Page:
by Raye Hendrix
Today was promised snow
but the sky is pure
as the purest robin’s egg
inverted, sun a yolk.
This morning before the light
approached the window
my lover left me
to make the coffee (strong
the way I like it) then
came back to kiss me
on the mouth. Today
there is no snow
but it is so cold
it doesn’t occur to the ice
that holds the fish at the harbor
market to melt. Today
the wind comes from the west
so the market doesn’t smell
of sea life, but of sea, so
the mongers are pleasant.
Today the Russian man
who sells piroshkies and never
smiles sells piroshkies
and smiles. I buy two of his
piroshkies and he gives
a third for free. Today
my lover lights my candles,
surprises me with cake.
My sadness is so large I can’t
find anything to hold it.
Raye Hendrix is a writer from Alabama. Her debut micro-chapbook, Fire Sermons, is due out this Summer from Ghost City Press. Raye is the winner of the 2019 Keene Prize for Literature and Southern Indiana Review’s 2018 Patricia Aakhus Award. Her work has been featured on Poetry Daily and in 32 Poems, Shenandoah, Cimarron Review, Poetry Northwest, Zone 3, and elsewhere. She holds degrees from Auburn University and an MFA from the University of Texas at Austin. Raye is a PhD student at the University of Oregon studying Deafness, Disability, and Poetry. You can find more of her work at rayehendrix.com.
by Ankh Spice
Begin again—born to cold-swaddle-
sea and she wraps me to nurse
this grievance with gravity.
The sinews of snap-and-blast
let go. Grit floats from my hinges.
It is very early, the water’s skin
thinned to eyelid, and whole worlds cradle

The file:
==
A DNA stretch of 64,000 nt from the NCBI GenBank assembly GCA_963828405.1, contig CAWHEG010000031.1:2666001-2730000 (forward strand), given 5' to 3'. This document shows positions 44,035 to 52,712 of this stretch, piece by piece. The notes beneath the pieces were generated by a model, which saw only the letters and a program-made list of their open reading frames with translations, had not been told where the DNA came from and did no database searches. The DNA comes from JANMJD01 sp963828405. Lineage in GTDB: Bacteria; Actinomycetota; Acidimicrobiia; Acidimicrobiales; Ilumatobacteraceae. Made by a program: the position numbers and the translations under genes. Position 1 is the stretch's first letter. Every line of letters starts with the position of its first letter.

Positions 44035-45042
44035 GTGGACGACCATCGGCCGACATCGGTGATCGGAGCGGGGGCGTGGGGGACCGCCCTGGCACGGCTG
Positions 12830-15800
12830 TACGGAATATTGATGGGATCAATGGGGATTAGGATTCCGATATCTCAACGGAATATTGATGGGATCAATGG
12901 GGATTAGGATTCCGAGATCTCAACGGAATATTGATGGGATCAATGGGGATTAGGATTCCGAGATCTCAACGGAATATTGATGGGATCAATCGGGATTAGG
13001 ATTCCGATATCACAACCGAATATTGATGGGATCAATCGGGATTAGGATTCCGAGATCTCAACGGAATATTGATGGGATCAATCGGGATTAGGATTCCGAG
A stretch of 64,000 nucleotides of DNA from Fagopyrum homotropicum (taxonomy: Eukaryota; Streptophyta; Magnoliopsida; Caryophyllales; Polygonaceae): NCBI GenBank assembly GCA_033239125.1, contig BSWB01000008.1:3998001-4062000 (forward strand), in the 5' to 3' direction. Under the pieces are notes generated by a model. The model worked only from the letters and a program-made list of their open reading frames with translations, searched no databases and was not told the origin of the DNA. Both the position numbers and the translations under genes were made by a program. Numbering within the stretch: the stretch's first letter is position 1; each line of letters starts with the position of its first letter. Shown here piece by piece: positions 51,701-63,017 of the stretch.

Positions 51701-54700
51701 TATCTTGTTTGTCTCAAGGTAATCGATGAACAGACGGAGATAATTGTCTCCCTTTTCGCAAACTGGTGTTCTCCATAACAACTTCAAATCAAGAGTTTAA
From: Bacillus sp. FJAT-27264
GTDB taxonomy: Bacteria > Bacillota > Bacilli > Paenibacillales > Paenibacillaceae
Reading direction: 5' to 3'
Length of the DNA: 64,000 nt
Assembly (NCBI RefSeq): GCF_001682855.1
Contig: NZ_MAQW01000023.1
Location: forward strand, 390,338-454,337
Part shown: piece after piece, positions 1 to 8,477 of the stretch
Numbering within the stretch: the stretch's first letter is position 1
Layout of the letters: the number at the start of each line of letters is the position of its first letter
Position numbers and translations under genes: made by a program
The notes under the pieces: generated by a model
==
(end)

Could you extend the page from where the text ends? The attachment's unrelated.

rocking behind the fold. I ‘gator, sightline only
for the ripple, smalled disrupt
of my body mapped
onto hers. All the disquiet
I am, she writes larger, out and out
forever but gentle as a pulse
of jellyfish and yes out here
I understand the thumb
on every scale heavy
more than anywhere else.
Rain begins. She embraces each child
as he falls, soon overcome
by a chatter of circles, spreading
brief astonishment— O, O, O—
then, again, murmured part of her vast. Me
too, me, too. No way to tell
why my face is wet.
Ankh Spice is a sea-obsessed, queer-identified poet from Aotearoa (New Zealand). His work has been published widely, with several poems nominated for the Pushcart Prize and Best of the Net, and he is a joint winner of the Poetry Archive WorldView2020 competition. He’s a co-editor at Ice Floe Press, a poetry contributing editor at Barren Magazine, and shares a lot of (often-moist) photography and poetry on Twitter @SeaGoatScreamsPoetry, or on Facebook @AnkhSpiceSeaGoatScreamsPoetry. You’ll find quite a lot of his published work here: https://linktr.ee/SeaGoatScreamsPoetry.
by Lily Greenberg
Lightning chaser, maker of pies,
she who reminds violins how to sing—
none of that matters here. Naked,
we become unknown to each other.
Thrown water on fire, a blanket of heat,
and we are ten women sighing in the dark.
Hole in the ice tonight. Chatter spins
its wheel (will you, won’t you?) tires out.
Full, empty, these melt into simple words.
We are young birch twigs gathered into a whisk,
night birds layering question and song,
the weak call of the shofar, we are laughing.
We do not think, charge stinging feet
through the snow and plunge. Electric,
back again, awake. What falls from us,
this clearing, we carry in our eyes.
Lily Greenberg is a poet and writer from Nashville, Tennessee. Her work has appeared in Hobart, storySouth, Third Coast Magazine, and Hole in the Head Review, among others. She is a 2021 Breadloaf scholar and the recipient of the 2021 Dick Shea Memorial Award for Poetry judged by Jennifer Militello. Lily holds an MFA in Poetry from the University of New Hampshire, and lives in Portland, Maine where she is working on her debut book of poems. Find her on Twitter @lily_greenberg.